The spending of time and money on hobbies and other leisure activities is an important ethical consideration. How much is too much when your time (and money) could be spent in “better” ways? Here I argue that escapism can be healthy and make life better for you and those around you.
Lara Croft’s origin story is supposedly one of survival. The introduction shows an innocent female archaeologist and her friends heading for adventure and fame. Circumstances quickly deteriorate, and the first Lara does in the game is to set herself on fire, fall several meters down onto a metal pin, and brutally pull it out from her side. The sequence is emotional and well executed, the subtext being that this hurts Lara mentally as much as physically. Before the credits roll, the screen fades to white and the text a survivor is born appears in bold, rough letters. And it might have worked. She has undoubtedly become tougher and more experienced. But she has also become a cold‐blooded, psychopathic killer.
Every now and again there comes a work – whether a book, a movie or something else – that is of such societal significance that it cannot and must not be overlooked. Glenn Greenwald’s No Place to Hide: Edward Snowden, the NSA, and the U.S. Surveillance State is just such a work.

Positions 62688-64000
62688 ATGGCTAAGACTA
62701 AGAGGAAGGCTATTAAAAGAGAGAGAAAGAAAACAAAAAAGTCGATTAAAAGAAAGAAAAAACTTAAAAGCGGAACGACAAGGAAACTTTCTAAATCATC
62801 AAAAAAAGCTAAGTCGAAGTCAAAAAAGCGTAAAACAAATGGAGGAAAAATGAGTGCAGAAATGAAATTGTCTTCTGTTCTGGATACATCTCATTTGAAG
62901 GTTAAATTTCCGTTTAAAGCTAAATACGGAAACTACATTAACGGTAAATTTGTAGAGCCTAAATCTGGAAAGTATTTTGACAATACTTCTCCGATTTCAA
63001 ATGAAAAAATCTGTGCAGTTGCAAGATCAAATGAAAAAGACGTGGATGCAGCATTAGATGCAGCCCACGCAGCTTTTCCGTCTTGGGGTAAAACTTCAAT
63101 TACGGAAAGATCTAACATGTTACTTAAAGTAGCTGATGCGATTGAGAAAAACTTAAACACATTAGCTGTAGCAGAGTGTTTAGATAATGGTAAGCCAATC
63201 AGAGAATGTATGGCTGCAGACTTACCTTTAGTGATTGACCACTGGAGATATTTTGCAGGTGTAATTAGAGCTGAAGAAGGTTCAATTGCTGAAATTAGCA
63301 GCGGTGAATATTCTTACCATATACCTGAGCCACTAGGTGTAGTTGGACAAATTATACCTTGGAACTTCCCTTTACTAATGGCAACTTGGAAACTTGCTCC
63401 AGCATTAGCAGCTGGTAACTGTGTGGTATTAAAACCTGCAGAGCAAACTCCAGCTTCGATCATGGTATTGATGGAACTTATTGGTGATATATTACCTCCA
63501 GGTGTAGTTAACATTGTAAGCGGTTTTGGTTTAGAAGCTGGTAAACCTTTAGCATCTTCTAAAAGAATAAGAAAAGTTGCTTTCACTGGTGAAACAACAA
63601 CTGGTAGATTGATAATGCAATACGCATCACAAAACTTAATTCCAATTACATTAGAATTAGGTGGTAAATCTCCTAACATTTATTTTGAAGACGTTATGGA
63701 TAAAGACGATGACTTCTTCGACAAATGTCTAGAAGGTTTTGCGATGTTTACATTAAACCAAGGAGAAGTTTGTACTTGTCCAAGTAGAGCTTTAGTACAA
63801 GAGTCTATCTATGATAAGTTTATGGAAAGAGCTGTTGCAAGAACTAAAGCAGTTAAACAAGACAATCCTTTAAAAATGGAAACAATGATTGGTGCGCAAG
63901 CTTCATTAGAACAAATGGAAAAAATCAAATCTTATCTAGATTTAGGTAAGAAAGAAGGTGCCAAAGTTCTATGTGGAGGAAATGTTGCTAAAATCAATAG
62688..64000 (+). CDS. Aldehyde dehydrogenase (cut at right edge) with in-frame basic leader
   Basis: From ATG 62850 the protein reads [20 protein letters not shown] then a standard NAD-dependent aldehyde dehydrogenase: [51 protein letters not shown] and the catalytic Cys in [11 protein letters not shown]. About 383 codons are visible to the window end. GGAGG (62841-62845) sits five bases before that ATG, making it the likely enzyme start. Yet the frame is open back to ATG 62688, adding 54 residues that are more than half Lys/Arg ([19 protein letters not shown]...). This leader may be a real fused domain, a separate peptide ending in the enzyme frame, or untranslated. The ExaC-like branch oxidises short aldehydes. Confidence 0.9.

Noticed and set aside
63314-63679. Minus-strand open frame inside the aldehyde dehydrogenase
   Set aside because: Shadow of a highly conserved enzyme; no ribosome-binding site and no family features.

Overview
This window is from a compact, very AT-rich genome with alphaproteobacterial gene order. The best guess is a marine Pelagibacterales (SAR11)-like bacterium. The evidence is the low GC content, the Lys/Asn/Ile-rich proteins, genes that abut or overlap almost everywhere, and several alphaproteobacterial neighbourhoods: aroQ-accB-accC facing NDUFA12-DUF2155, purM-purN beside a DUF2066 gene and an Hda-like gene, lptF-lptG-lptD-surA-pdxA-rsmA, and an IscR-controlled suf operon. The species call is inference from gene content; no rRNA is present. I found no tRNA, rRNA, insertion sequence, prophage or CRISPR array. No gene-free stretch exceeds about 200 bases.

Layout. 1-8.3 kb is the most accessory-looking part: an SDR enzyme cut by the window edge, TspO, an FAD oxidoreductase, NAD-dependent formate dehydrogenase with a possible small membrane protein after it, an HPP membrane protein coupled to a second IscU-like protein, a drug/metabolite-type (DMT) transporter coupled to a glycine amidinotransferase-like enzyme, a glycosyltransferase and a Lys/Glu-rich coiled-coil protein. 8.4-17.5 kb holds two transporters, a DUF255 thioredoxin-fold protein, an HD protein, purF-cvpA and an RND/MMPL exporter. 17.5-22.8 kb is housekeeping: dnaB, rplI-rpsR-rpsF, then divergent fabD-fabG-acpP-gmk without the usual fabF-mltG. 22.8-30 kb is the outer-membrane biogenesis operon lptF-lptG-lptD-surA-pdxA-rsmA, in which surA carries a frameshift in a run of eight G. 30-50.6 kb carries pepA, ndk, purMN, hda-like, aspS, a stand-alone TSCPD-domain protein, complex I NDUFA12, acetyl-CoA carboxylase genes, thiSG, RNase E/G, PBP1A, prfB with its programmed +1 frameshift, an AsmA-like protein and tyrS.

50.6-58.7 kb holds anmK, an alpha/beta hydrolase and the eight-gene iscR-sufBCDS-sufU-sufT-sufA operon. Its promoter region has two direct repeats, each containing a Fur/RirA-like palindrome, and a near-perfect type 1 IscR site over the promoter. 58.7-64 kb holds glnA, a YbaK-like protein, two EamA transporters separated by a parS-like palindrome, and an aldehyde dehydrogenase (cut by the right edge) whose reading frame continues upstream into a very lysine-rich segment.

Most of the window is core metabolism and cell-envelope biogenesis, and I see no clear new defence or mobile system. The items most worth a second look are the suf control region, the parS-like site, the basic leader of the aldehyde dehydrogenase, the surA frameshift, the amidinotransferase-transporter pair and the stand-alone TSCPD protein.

“The Book of Nature is written in the language of Mathematics”, Galileo famously said. The language of mathematics is clean, precise and absolute, with no regard for the concept of uncertainty. But Uncertainty, this frowned‐upon offspring of Mother Earth and Father Science, of theory and practice, which we’d rather throw to the wolves on a cold winter’s night, is central to all science. In physics, uncertainty is particularly special, because physics has always been concerned with the hunt for certainty – the hunt for the capital Truths of nature.
Normally, when people ask what I do, I just say I study the aurora. That’s not strictly correct. Yes, the aurora is involved in my studies, but it’s not the actual topic. It’s just that when people ask me what I do, it’s way better than saying “I study plasma irregularities in the high‐latitude ionosphere and their effects on trans‐ionospheric signal links” because, well, the image explains it all. But let me try to explain, in understandable terms, what I actually study.